Jacqueline Kiyomi Gordon’s Immersive Soundscape Invites You to Listen to the Architecture
The act of listening relies not only on a sound source and an audience to receive the sound. The space through which the sound travels—bounces, echoes, reverberates, dissipates—provides a shape and geometry to the listening experience. With her newly commissioned piece, The Only Thing That Makes Life Possible is Not Knowing What Comes Next, artist Jacqueline Kiyomi Gordon has created an interconnected series of listening rooms to reveal the often-forgotten control over hearing that audiences have. The immersive soundscape will debut at the Curtis R. Priem Experimental Media and Performing Arts Center (EMPAC) at Rensselaer Polytechnic Institute (110 8th St., Troy) Friday, November 14, and Saturday, November 15 at 7 p.m. Admission is free.
Drawing its title from a passage in Ursula K. Le Guin’s science-fiction classic The Left Hand of Darkness, in which the denizens of a speculative planet are free to choose and re-choose their social identities and roles, The Only Thing That Makes Life Possible is Not Knowing What Comes Next will use 30 channels of audio and a variety of building materials to create an environment that will be experienced differently depending on the number of audience members present and how they explore the space. As listeners move, they are made aware of the parameters of the room and how they can actually control what they are hearing by altering their movement. Each modular wall erected in EMPAC’s Studio 1–Goodman will consist of a different material (acrylic, steel, clothe, plywood, etc.), creating “zones” that will reflect and diffuse the sound produced from a ring of loudspeakers in distinct ways.
Two New-Music Ensembles Challenge the Limits of the Quartet Formula
First, on Friday, November 14, at 8 p.m., The Mivos Quartet, one of the most sought-after string quartets in the international new-music scene, will premiere a new work by American composer Eric Wubbels, developed in residence at EMPAC. Titled being time, the piece is an audio variation on the psychological experience of time. Extending nearly an hour, being time moves from sections of extreme slowness and static sustains to high-energy plateaus of dense, saturated sound textures. Partitioned into four “panels,” each section will emphasize a different aspect of musical time. Tempi and durations in the piece are determined at various times by the audible beating speed of closely tuned intervals, and by the rate of the players’ speech, heart rates, and breath cycles. In the final sequence, quadraphonic electronic sound pushes the performance into an altogether new dimension, creating vivid psychoacoustic illusions by using extremely high sine waves. The effect builds on Maryanne Amacher’s pioneering work with otoacoustic sounds—ones that seem to originate within the listeners’ ear—using the body as a resonator for frequencies that border on infra- and ultrasound, at the limits of human hearing. The effect is to make some aspects of the structure and presence of time audible, palpable, and experientially immediate.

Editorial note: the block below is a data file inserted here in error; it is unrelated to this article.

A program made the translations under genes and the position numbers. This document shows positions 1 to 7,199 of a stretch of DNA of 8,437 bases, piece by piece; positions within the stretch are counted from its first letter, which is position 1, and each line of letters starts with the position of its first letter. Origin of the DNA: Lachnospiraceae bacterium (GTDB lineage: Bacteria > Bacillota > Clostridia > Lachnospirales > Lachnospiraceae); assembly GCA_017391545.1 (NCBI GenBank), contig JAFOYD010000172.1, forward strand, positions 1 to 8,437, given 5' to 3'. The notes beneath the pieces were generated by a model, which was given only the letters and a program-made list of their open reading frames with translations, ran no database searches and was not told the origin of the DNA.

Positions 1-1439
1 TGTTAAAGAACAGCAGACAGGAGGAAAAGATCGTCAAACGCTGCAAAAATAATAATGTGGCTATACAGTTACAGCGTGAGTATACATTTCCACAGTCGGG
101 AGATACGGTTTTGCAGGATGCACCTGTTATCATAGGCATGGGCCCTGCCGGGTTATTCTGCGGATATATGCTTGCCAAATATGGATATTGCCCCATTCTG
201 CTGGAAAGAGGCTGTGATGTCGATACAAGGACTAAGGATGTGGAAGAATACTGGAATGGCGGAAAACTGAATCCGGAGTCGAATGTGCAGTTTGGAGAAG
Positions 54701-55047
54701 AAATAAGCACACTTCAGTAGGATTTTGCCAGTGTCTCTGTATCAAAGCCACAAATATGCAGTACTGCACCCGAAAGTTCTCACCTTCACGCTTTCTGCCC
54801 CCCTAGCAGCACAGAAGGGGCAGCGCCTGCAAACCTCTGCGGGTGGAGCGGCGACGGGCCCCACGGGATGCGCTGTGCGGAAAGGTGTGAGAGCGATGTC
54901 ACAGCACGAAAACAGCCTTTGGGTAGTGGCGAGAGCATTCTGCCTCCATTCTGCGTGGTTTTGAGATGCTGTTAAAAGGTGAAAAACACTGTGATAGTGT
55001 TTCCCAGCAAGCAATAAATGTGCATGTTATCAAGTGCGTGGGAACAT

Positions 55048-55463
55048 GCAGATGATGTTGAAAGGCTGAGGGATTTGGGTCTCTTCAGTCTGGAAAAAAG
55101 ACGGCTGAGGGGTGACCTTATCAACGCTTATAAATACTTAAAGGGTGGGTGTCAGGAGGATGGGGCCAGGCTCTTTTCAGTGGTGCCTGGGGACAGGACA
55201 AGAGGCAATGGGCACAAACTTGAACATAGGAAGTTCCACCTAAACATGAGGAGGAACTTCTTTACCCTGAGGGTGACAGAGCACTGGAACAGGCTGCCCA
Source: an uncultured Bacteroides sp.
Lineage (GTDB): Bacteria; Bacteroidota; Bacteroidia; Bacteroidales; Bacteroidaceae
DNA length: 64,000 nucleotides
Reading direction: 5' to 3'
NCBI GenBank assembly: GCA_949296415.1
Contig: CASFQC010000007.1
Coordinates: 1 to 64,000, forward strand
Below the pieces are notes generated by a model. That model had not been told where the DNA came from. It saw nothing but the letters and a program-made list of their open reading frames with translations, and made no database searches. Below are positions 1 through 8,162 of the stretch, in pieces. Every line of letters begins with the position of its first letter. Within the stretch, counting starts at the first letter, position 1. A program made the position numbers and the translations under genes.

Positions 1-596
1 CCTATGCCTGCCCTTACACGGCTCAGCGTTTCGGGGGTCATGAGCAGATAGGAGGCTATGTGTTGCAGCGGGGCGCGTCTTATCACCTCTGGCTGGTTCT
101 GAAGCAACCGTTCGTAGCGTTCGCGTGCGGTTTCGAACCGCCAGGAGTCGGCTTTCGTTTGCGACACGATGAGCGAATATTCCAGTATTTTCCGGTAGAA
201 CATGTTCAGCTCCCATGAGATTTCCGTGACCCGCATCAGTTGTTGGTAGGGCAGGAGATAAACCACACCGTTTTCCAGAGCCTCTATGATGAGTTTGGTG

Then, on Saturday, November 15, at 8 p.m., explosive new-music ensemble Yarn/Wire brings a brand new performance to EMPAC. Centered around two pianists and percussionists, Yarn/Wire uses a combination of thundering rhythms, unconventional sounds, and precision execution. The ensemble has quickly become a key player in the American new-music scene, driven by their adventurous programming and dedication to performing music from young composers. Their performance in the Concert Hall will include David Brynjar Franzson’s The Negotiation of Context (recorded and produced at EMPAC), as well as a series of shorter new works by Thomas Meadowcroft, Ann Cleare, and Chiyoko Szlavnics.